What Causes Acid Rain and How Can We Prevent It?
A healthy environment is balanced. Each component – carbon, oxygen, water and wildlife, e.g. – must be present within certain boundaries. Too much or too little can upset the equilibrium and cause all kinds of consequences. One such outcome is acid rain. When rainfall, or any other form of precipitation, contains acid, it penetrates waterways and soil with alkaline elements. In so doing, the aluminum levels rise and aquatic life is poisoned. The creatures that feed on them are also affected.
What Causes Acid Rain?
A major factor in acid rain is the burning of fossil fuels to produce electricity. Coal-burning power plants discharge sulfur into the air. Once present in the atmosphere, the sulfur bonds with oxygen to form sulfur dioxide (SO2). Existing in airborne particulates, SO2 contributes to asthma complications and other respiratory difficulties. As a gas, it is known to stunt the growth of plants when highly concentrated. Furthermore, in tandem with other unwelcome compounds, SO2 decreases visibility by producing haze, a problem in many U.S. parks and historic sites.
When captured and carried by rainfall, SO2 reduces the pH (the count that measures the alkaline levels) of the precipitation considerably, causing it to be much more acidic. This acid rain not only adversely affects aquatic life, as mentioned, but is also implicated in fertility reduction among many species of fauna, not to mention the erosion of natural stone formations and human-made masonry structures. These ramifications correlate closely to places where coal is burned.
Cars, trucks, buses and heavy equipment are also instrumental in what causes acid rain. In particular, these conveyances (as well as tractors, steamrollers and excavating equipment) play a role in the release of nitrogen dioxide (NO2) into the air. Like SO2, NO2 can take a heavy toll on lung function and breathing if present in large enough accumulation, especially in particulate matter, and it lowers overall immunity. It is also proved to degrade nutrients in coastal habitats and also damage the vital ozone layer surrounding the earth.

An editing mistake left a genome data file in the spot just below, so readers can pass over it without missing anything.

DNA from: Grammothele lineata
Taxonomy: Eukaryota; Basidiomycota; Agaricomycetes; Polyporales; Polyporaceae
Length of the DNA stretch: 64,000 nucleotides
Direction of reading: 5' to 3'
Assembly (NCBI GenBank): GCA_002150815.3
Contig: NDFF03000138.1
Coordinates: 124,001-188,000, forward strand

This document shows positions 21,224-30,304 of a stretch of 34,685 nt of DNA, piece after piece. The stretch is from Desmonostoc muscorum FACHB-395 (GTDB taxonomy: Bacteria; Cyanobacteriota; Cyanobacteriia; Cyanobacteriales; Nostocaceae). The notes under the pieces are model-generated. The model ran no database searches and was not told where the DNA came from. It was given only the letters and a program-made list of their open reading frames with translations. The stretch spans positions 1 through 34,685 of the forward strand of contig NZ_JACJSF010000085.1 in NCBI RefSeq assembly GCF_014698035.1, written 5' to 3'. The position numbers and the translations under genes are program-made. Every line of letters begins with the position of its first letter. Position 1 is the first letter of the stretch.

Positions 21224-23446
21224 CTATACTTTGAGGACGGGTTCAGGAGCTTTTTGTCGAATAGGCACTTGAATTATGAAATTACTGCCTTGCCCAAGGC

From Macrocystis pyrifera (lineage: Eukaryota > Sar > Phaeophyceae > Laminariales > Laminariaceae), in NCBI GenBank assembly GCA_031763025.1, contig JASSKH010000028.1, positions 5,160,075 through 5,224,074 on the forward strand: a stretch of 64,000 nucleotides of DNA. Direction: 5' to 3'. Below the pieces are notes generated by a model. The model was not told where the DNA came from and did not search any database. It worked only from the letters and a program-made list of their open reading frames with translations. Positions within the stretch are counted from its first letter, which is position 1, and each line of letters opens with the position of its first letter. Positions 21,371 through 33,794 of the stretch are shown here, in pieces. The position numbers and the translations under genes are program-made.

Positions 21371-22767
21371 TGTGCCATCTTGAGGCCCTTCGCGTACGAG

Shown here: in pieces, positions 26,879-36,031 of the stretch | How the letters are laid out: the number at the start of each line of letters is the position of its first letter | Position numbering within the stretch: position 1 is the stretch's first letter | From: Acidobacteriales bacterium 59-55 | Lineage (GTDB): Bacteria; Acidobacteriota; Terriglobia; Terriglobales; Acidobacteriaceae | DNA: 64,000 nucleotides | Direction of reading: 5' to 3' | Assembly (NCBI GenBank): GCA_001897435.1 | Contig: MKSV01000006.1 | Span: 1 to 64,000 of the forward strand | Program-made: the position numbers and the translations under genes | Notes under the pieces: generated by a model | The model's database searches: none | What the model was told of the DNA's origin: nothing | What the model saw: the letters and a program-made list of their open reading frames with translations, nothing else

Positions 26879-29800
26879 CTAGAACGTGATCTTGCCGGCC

Through much the same mechanism as SO2, NO2 combines with sunlight and water in the upper atmosphere to make rainfall (snowfall and fog, too) more acidic, upsetting the delicate balance necessary for life to thrive. Forests suffer from acid deposition, as do farms, pastures and human settlements. The internal combustion engines of vehicles act like the furnaces of a power plants. Although much smaller, there are many more of them and their role in what causes acid rain can not be ignored.
How Can We Prevent Acid Rain?
Burn Coal Cleaner
Knowing what causes acid rain points to the ways to counter it. There is good news concerning coal. Technology is mitigating some of its most noxious environmental effects. Between 2014 and 2016, power companies across the United States fitted their production facilities with scientific devices to conform to standards mandated by the federal Mercury and Air Toxics rule. As it turned out, these applications significantly lowered SO2, as well. In fact, between 2014 and 2016, SO2 output dropped by nearly 50 percent according to a sample under study. Less coal was utilized, also.